Abby is our main character. She’s a difficult person to get to know initially – even though we are seeing things from her point of view – because I always got a sense of her holding something back and not wanting to reveal her true thoughts about some key issues.

From early on we learn that she has two best friends, one of whom she has a serious crush on, and since the death of her beloved grandfather she is not coping in school. Her parents hover and try to help her, but we definitely get the impression of a family that is getting by rather than flourishing.

Our big twist comes early on when Abby helps her friend Leo (the one she has the not so secret crush on) by signing up to a DNA registry site. She is stunned to learn through the site that she has a sister. One that she knew nothing about.
Abby meets Savannah, her adopted sister, and learns that they appear to be nothing alike. The girls want to know what happened…so concoct a ridiculous scheme to allow them both to attend summer camp.

During this summer, Abby develops as a person. She finds her voice, starts to move on from the things holding her back and – eventually – finds romance. Things don’t go smoothly, and there’s a lot of people learning things because they happen to be in the right place at the wrong time that sometimes seems all too convenient.

The minor gripes aside, this was good fun and offered an entertaining story that also gave a fairly positive message to readers.

 

‘Plain Bad Heroines’ – Emily Danforth

I had seen reviews of this on NetGalley, and could not believe the UK release was so long after the US one…so I requested the audiobook on NetGalley, and when I was sent an ARC I jumped straight in.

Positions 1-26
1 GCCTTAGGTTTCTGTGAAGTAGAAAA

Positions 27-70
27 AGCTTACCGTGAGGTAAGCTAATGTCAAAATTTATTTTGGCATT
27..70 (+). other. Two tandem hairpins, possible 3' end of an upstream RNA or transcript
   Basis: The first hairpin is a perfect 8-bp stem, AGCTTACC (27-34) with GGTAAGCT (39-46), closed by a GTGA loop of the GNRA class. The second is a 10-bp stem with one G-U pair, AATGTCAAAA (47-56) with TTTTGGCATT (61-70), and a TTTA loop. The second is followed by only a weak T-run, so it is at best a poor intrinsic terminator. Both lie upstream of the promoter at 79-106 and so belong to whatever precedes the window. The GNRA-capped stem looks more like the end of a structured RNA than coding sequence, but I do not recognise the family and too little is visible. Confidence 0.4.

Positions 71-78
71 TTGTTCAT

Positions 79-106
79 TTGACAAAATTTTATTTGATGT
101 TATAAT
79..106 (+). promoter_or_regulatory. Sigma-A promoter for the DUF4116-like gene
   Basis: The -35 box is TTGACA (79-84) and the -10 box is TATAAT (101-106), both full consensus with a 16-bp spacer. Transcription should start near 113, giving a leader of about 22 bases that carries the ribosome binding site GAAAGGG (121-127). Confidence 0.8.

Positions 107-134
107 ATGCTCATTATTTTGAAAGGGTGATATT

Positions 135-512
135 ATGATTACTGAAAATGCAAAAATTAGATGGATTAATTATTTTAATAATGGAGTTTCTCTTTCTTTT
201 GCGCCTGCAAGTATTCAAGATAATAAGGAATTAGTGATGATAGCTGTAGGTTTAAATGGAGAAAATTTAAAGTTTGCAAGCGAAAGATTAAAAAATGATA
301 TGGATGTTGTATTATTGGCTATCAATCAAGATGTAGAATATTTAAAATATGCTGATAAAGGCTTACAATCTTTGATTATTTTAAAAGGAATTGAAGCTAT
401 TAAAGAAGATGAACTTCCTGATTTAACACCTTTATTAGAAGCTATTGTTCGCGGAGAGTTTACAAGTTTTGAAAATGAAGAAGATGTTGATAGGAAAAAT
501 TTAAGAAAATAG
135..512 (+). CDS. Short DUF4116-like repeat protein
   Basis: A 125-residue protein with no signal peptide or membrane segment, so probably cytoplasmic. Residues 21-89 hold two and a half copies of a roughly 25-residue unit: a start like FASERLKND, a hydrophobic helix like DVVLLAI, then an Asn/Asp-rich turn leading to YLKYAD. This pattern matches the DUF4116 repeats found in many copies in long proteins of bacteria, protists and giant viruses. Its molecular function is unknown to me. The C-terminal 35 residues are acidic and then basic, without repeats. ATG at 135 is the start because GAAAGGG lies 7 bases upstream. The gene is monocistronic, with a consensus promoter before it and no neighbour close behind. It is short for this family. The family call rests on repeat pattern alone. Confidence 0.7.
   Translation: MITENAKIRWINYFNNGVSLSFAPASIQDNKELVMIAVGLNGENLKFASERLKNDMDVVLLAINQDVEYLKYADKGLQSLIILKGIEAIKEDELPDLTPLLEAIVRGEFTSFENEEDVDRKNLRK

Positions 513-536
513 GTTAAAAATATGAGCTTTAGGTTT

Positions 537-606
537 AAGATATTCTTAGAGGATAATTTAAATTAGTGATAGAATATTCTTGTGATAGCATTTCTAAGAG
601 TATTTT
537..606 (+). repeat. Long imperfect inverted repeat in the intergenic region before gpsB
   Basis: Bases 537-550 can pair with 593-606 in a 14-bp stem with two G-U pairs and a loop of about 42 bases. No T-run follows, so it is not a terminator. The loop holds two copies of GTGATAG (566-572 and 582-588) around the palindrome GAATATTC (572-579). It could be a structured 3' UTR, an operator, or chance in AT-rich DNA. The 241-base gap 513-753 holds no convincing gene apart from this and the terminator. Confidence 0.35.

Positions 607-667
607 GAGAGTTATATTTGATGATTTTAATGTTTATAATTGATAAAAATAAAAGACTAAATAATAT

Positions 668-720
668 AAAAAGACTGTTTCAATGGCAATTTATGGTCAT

I listened to the opening with such a sense of anticipation, and found myself captivated but also repulsed by the opening. Our story begins in 1902, with Flo and Clara – two young students of Brookhants School for Girls who have a shared fascination with a scandalous book. Unfortunately, their story ends abruptly, and in ways too horrific to dwell on. I dislike intensely the thought of being stung, so this was a particularly macabre scene with which to open the novel…though the story definitely intrigued me.

I soon found my tendency to read a couple of books at the same time, and my relative unfamiliarity with audiobooks, meant that I soon found myself totally lost by this. The shifting perspectives and chronology is one of the strengths of the story – having now finished it, I am in awe at how cleverly constructed this is – but trying to listen to it in short bursts with gaps in-between was not working out. It got set aside until I knew I could do it justice.

Finding myself with the arduous task of stripping a bathroom, what more excuse could I find but to try and use the time wisely? Back to it…

Second time round – and actually listening to it for hours at a time over two days – meant I found myself immersed in the story from the outset. Listening to/reading the stories surrounding Brookhants School for Girls and its mysterious ‘curse’ was a joy.